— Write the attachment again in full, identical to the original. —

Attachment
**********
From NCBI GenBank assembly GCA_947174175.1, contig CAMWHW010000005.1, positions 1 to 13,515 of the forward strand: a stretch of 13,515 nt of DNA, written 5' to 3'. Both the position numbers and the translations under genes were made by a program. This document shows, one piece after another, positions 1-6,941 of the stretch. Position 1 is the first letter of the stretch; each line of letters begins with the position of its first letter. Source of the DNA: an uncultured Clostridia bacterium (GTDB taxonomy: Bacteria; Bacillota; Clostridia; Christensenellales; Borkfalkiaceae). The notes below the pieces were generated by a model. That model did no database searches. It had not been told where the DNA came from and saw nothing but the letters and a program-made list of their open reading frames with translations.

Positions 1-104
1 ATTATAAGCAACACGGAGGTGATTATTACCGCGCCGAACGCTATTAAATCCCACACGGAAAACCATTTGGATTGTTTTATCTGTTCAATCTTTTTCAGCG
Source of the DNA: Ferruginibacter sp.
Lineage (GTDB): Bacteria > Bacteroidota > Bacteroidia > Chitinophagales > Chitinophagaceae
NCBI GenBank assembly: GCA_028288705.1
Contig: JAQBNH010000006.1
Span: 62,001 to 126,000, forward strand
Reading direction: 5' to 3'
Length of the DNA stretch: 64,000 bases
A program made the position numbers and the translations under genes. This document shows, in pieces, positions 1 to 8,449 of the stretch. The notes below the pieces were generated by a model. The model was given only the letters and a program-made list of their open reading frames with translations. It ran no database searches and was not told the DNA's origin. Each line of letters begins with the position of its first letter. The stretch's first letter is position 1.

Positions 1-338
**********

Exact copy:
From NCBI GenBank assembly GCA_947174175.1, contig CAMWHW010000005.1, positions 1 to 13,515 of the forward strand: a stretch of 13,515 nt of DNA, written 5' to 3'. Both the position numbers and the translations under genes were made by a program. This document shows, one piece after another, positions 1-6,941 of the stretch. Position 1 is the first letter of the stretch; each line of letters begins with the position of its first letter. Source of the DNA: an uncultured Clostridia bacterium (GTDB taxonomy: Bacteria; Bacillota; Clostridia; Christensenellales; Borkfalkiaceae). The notes below the pieces were generated by a model. That model did no database searches. It had not been told where the DNA came from and saw nothing but the letters and a program-made list of their open reading frames with translations.

Positions 1-104
1 ATTATAAGCAACACGGAGGTGATTATTACCGCGCCGAACGCTATTAAATCCCACACGGAAAACCATTTGGATTGTTTTATCTGTTCAATCTTTTTCAGCG
Source of the DNA: Ferruginibacter sp.
Lineage (GTDB): Bacteria > Bacteroidota > Bacteroidia > Chitinophagales > Chitinophagaceae
NCBI GenBank assembly: GCA_028288705.1
Contig: JAQBNH010000006.1
Span: 62,001 to 126,000, forward strand
Reading direction: 5' to 3'
Length of the DNA stretch: 64,000 bases
A program made the position numbers and the translations under genes. This document shows, in pieces, positions 1 to 8,449 of the stretch. The notes below the pieces were generated by a model. The model was given only the letters and a program-made list of their open reading frames with translations. It ran no database searches and was not told the DNA's origin. Each line of letters begins with the position of its first letter. The stretch's first letter is position 1.

Positions 1-338